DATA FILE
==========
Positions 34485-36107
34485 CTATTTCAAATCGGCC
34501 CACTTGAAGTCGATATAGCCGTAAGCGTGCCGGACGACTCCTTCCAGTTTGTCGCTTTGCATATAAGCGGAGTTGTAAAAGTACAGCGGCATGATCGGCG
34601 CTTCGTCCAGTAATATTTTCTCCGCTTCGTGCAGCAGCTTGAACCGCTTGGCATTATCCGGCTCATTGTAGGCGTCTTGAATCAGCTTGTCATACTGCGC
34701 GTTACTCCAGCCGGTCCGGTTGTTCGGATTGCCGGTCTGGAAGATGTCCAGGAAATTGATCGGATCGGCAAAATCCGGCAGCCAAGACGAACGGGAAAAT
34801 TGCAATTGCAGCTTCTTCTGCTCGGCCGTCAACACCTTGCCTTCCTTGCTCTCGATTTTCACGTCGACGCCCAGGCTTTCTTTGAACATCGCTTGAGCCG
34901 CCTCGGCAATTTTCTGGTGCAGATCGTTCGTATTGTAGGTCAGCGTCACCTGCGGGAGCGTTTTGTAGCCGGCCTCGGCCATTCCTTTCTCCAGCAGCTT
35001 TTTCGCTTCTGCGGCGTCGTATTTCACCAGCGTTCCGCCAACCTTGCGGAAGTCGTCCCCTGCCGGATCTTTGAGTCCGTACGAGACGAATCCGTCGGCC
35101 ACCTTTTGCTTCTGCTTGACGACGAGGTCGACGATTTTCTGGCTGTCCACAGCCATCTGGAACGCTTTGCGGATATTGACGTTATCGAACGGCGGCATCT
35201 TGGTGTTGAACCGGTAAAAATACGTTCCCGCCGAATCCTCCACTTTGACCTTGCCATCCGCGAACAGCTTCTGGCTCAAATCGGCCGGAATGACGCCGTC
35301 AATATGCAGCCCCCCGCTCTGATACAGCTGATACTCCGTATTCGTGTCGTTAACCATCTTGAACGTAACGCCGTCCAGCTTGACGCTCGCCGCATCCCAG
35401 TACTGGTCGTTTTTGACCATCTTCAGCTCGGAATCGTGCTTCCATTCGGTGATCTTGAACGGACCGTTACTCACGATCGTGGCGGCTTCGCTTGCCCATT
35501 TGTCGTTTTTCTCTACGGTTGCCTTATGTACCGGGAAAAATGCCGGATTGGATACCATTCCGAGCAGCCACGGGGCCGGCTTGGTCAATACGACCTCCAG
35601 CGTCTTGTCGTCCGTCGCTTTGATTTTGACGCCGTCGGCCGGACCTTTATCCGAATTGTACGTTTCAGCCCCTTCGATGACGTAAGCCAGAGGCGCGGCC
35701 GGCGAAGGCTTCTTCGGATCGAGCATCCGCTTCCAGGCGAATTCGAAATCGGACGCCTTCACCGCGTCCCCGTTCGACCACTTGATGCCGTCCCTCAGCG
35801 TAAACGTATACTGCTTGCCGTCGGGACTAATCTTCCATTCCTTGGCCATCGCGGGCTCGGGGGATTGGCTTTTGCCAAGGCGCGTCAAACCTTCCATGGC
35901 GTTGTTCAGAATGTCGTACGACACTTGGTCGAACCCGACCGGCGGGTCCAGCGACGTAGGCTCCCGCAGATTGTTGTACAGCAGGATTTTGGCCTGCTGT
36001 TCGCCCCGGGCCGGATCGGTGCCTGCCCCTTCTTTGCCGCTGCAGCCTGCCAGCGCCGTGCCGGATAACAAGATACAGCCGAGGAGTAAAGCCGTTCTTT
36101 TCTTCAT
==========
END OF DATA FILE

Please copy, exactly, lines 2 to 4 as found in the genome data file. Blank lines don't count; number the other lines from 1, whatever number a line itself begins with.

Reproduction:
34485 CTATTTCAAATCGGCC
34501 CACTTGAAGTCGATATAGCCGTAAGCGTGCCGGACGACTCCTTCCAGTTTGTCGCTTTGCATATAAGCGGAGTTGTAAAAGTACAGCGGCATGATCGGCG
34601 CTTCGTCCAGTAATATTTTCTCCGCTTCGTGCAGCAGCTTGAACCGCTTGGCATTATCCGGCTCATTGTAGGCGTCTTGAATCAGCTTGTCATACTGCGC